Background. Early allograft dysfunction (EAD) after living donor liver transplantation (LDLT) has often been attributed to inadequate graft size, and termed small-for-size syndrome. Early allograft dysfunction definitions include a variable constellation of findings, including hyperbilirubinemia, coagulopathy, encephalopathy, and ascites formation. Among putative causes of EAD after LDLTare excessive portal pressure and/or flow. Our objective was to evaluate patterns of EAD after LDLT.Methods. In this study, 631 LDLT recipients were monitored for complications, EAD (defined by postoperative day 7 bilirubin >10 mg/dL or international normalized ratio >1.6), and graft failure. Approximately 200 had portal venous and arterial pressure and flowmeasurements before and after LDLT. Portal inflow modification (splenic artery ligation, hemiportocaval shunt, or splenectomy) was performed at the discretion of the operating surgeon. Associations between EAD and recipient, donor, and transplant factors were examined using multivariable logistic regression. Results. Risk of EAD was associated with left lobe grafts, lower graft weight among left lobes, higher preoperative bilirubin, higher portal reperfusion pressure, higher donor age, and higher donor body mass index. The risk of graft loss within the first 90 days was 5.2 times higher for recipients with EAD versus those without EAD (P < 0.001). Conclusions. Early allograft dysfunction can be defined using postoperative day 7 laboratory values that are highly predictive of early graft failure within 90 days. Risk factors associated with EAD after LDLT include: graft type and size, preoperative bilirubin, portal reperfusion pressure, donor age, and donor body mass index.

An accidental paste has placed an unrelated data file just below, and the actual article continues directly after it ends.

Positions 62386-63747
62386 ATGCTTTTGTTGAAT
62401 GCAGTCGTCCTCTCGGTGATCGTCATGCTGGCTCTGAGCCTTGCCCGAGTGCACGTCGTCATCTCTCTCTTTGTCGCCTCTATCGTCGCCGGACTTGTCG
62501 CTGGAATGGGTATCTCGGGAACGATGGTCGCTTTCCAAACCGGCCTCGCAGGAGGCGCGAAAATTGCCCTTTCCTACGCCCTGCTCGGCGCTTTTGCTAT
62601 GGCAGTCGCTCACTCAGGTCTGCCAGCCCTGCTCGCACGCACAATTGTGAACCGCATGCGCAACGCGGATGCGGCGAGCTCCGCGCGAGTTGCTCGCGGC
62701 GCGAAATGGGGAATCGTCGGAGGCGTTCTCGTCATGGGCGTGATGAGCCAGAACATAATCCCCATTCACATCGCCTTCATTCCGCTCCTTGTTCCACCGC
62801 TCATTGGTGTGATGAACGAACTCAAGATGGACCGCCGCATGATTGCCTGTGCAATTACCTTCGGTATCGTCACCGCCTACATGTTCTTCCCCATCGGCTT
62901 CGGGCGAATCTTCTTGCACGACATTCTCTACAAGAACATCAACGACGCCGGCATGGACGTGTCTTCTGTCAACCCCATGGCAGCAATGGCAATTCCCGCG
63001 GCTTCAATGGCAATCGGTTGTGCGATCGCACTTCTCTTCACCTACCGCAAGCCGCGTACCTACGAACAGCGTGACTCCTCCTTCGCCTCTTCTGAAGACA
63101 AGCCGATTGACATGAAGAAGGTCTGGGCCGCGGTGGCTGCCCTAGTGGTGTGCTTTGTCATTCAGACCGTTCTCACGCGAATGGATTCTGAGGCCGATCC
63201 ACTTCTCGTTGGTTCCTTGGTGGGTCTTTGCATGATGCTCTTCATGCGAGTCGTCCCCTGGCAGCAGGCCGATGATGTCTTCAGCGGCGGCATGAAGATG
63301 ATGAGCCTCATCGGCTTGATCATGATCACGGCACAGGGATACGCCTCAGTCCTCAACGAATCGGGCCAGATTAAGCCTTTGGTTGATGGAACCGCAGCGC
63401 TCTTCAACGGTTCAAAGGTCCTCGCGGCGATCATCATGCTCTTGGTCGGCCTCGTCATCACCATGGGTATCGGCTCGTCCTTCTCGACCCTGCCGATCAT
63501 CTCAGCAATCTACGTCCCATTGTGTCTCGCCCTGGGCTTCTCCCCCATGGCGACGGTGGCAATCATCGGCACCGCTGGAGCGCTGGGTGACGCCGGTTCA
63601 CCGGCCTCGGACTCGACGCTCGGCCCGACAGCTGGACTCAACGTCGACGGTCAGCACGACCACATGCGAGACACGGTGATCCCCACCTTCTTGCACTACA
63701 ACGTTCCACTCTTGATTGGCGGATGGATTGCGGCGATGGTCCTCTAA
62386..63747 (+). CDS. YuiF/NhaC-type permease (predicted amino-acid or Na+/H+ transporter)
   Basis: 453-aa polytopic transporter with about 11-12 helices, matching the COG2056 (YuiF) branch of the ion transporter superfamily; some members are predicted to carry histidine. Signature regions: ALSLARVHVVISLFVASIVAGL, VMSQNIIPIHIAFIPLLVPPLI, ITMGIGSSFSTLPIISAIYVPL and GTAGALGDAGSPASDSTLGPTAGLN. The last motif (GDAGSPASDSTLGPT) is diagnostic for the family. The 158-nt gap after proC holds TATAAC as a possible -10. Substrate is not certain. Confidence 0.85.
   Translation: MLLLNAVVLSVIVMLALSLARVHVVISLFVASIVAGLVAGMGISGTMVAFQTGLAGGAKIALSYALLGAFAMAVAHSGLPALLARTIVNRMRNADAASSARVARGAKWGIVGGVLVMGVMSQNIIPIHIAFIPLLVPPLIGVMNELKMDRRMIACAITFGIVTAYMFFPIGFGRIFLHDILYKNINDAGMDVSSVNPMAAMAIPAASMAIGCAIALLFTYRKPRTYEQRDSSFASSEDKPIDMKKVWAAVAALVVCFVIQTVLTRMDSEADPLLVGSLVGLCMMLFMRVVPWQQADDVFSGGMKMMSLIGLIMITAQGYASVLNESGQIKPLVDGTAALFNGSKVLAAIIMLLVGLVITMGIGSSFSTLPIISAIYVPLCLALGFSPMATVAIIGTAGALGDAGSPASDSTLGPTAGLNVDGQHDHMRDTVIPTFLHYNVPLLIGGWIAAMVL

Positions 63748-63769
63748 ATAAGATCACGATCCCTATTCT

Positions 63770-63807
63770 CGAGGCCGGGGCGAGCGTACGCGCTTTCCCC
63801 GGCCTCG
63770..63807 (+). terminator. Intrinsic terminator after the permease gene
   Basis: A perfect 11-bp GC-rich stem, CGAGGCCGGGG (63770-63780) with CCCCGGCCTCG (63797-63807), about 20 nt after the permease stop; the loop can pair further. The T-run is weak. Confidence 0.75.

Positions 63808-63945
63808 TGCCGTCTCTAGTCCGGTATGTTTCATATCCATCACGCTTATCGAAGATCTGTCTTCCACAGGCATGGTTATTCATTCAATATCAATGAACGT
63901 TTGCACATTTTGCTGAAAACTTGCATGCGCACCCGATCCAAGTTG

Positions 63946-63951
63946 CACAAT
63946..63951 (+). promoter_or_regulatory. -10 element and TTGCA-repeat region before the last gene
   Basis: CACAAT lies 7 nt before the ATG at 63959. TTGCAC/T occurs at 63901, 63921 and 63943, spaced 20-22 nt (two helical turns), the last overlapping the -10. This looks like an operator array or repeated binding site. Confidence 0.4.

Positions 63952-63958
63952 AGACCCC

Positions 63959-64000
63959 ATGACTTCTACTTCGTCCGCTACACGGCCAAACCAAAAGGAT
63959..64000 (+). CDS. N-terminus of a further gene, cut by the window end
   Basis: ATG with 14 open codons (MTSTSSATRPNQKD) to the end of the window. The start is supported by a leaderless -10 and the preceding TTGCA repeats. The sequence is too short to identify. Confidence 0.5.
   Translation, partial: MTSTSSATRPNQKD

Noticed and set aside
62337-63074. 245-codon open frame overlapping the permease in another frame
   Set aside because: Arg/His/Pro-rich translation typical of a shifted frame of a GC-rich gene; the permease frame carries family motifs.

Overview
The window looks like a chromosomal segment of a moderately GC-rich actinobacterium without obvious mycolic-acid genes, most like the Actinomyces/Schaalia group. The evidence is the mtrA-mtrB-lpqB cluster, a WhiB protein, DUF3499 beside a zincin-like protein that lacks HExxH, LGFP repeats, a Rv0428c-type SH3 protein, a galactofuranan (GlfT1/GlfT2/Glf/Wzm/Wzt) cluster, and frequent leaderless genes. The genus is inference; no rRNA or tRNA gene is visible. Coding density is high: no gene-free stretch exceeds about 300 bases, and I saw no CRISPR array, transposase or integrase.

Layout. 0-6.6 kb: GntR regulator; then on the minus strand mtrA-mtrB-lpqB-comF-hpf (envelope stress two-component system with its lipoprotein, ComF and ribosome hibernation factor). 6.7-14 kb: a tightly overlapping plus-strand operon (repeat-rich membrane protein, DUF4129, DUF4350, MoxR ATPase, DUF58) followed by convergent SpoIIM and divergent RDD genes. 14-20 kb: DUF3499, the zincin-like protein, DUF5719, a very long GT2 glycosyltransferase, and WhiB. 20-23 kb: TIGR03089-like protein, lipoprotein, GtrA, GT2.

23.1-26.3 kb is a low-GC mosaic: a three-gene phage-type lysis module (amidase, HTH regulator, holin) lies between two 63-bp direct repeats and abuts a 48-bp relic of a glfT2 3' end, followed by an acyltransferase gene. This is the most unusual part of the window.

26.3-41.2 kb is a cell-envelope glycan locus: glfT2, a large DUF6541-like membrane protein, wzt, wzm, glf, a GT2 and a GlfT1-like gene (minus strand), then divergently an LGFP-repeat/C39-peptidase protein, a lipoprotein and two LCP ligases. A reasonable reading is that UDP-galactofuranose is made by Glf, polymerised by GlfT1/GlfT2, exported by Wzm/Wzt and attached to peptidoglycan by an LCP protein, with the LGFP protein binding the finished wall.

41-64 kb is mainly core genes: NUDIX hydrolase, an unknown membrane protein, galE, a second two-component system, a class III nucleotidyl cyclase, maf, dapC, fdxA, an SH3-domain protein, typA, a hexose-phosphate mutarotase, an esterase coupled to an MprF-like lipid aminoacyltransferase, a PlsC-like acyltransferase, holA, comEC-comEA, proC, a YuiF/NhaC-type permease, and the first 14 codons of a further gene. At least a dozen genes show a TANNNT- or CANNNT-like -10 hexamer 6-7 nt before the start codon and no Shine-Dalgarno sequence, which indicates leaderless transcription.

ASJC Scopus subject areas